Don't confuse Aaron Sorkin with Daniels' "Newsroom" performance.
Kaley Cuoco's sister earned a blind audition for "The Voice"
Briana Cuoco was with her "Big Bang" sister when she got a surprise from Carson Daly. PLUS: Cee Lo Green has a henna tattoo on his head.
"Homeland's" "Abu Nazir" explains how to play a Hollywood terrorist
Watch Navid Negahban's video for Funny or Die.
Amber Tamblyn on joining "Two and a Half Men": "You binge eat a lot"
The sitcom-filming process, Tamblyn learned, is totally different from making a TV drama.
Julianne Hough will be back on Dancing" as a guest-judge
She'll fill in while Len Goodman works on "Strictly Come Dancing" in the UK.
Emmy In Memoriam controversy: Jonathan Winters over Larry Hagman?
The Emmy controversy could've been avoided if certain stars weren't elevated over others -- and giving short shrift to Hagman was simply inexcusable.
James Spader loves everything about his "Blacklist" character, "which was very little"
"I think that was the point," he says. "I loved how little you learned, and yet my reaction to reading him in the script was acute, you know? It was based on no knowledge." PLUS: "The Blacklist" makes the best use of Spader's creepy-crawly qualities.
John Slattery to appear in the "Arrested Development" movie
Mitch Hurwitz says he plans to have the "Mad Men" star reprise his Dr. Norman role.
"Sons of Anarchy" creator takes on conservative columnist over school shooting controversy
Brent Bozell accused FX of milking a fictional Catholic school shooting for commercial gain. To which Kurt Sutter responded: "Anyone with half-a-cup of brain cells can filter out the noise of your conservative bellowing and hear the truth – it’s all about your own political agenda."
CNN visits ESPN's "Pardon the Interruption"
"Reliable Sources" looked at the importance of an on-air fact-checker like Tony Reali.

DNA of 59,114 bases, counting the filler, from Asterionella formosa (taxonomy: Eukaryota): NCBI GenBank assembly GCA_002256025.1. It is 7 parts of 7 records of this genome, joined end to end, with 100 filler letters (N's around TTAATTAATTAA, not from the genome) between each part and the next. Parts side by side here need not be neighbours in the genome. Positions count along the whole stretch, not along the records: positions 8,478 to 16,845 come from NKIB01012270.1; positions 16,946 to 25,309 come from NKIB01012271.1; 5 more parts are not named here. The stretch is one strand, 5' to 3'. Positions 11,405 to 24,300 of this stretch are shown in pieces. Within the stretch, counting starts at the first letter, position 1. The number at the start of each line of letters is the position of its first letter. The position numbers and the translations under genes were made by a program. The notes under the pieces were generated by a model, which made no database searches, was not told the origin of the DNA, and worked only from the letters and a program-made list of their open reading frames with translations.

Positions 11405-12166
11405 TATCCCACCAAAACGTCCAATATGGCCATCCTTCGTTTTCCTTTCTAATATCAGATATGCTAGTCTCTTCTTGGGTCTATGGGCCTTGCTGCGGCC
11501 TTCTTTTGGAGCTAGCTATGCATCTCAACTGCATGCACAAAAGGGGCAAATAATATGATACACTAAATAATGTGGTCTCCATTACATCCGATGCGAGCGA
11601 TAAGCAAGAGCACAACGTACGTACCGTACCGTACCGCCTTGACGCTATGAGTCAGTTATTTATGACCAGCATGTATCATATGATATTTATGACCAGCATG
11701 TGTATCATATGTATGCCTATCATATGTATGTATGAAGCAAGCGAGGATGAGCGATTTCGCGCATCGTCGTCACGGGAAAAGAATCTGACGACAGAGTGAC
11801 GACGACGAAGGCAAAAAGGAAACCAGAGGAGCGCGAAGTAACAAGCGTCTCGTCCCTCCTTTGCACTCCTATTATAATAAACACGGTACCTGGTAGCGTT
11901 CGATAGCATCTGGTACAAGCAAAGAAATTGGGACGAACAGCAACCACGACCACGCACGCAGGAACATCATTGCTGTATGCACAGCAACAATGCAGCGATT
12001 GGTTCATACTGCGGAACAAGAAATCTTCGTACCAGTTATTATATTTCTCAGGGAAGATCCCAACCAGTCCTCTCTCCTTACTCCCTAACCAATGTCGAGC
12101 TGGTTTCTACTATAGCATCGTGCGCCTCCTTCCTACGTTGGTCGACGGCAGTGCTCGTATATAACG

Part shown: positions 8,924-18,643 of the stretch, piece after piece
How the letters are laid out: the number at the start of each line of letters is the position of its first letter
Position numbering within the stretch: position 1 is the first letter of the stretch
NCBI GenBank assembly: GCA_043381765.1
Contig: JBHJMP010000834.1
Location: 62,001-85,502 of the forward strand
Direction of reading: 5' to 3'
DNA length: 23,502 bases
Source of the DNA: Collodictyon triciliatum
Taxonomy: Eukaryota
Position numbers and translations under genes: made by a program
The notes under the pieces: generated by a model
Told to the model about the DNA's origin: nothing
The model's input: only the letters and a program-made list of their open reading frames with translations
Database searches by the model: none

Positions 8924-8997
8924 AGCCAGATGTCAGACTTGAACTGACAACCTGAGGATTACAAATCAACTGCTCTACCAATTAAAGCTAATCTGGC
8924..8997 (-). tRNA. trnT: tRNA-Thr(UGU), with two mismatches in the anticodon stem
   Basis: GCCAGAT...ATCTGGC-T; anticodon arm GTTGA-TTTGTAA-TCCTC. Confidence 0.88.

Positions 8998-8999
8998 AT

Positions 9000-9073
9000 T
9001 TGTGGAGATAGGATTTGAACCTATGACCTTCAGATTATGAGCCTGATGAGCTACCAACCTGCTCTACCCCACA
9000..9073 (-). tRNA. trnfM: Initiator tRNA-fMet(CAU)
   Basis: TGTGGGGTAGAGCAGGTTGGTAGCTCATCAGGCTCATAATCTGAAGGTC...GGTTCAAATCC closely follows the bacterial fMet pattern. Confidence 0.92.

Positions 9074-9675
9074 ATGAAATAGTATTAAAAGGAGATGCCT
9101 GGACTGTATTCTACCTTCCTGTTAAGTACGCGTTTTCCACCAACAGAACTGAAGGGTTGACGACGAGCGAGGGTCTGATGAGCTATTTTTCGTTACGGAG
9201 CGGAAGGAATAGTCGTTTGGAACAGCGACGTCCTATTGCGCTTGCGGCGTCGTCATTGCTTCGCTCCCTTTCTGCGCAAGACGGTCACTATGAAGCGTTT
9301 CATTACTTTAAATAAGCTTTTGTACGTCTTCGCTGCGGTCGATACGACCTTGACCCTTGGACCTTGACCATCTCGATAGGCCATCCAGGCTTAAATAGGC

So far, Cristin Milioti appears to be the right pick for "HIMYM"
In last night's two-episode premiere, she seemed like somebody who could easily be part of the gang. PLUS: Milioti considers herself "very lucky," and why this final season should've been "How I Met Your Father."
Watch the "Bonnie & Clyde" trailer
The four-hour miniseries airing on Lifetime, History and A&E in December stars Emile Hirsch and Holliday Grainger.
See Craig Ferguson's new opening sequence
"The Late Late Show" opening with Craig, Geoff and Secretariat.
CBS teams with Twitter
CBS will use Twitter to advertise a large number of shows and products.
Does "Mom" waste Anna Faris?
Faris seems to be part of a trend this season of actresses being above the material. This also applies to Sarah Michelle Geller, Rebel Wilson and Megan Hilty. PLUS: Allison Janney elevates "Mom," and it turns out "Mom" has brains.
Dylan McDermott was skeptical of "Hostages," too
"I think everybody has the same reservations about the show, which I don't mind, because it keeps the intrigue of the show," he says. "My theory was, 'Let's get through the first season and see how it goes.'" PLUS: "Hostages" is a treasure trove of dumb, and McDermott isn't right for the role.
We got a good sense of exactly what kind of wackadoodle show "Sleepy Hollow" aspires to be from last week's surprisingly highly rated pilot, but now comes the real test. Did enough viewers like what they saw to tune in for week two, and will the events of the second episode keep them hooked?
On the many, many occasions when I've thought of what it must be like to be a celebrity contestant on "Dancing with the Stars" (so, you know, like once or twice), I've always thought the suckiest thing would be going home first. It's like the world telling you that they're not even interested in seeing you mildly humiliated or as the focus of an inspirational journey of self-discovery. You're demoted from the C-list and, since Kathy Griffin has claimed the D-list, you may be somewhere below that. Like, F-list. That's not even a thing.
But tonight someone will be going home, and let's hope it's someone who's tough enough to take it.
"How I Met Your Mother" has begun its ninth and final season. A quick review of the premiere coming up just as soon as I want the Kennedy package...
At least three American awards hopefuls will have the chance to compete for some European festival hardware, as Spike Jonze's "Her," Scott Cooper's "Out of the Furnace" and Jean-Marc Vallee's "Dallas Buyers Club" are among the first four Competition selections announced for November's Rome Film Festival. They'll be joined by the world premiere of Spanish director Isabel Coixet's "Another Me," along with several others yet to be announced.
Well, Harvey Weinstein probably needed to thin things out a bit on this year's slate and now, after being rumored for a little while now, "Grace of Monaco" has been moved to 2014.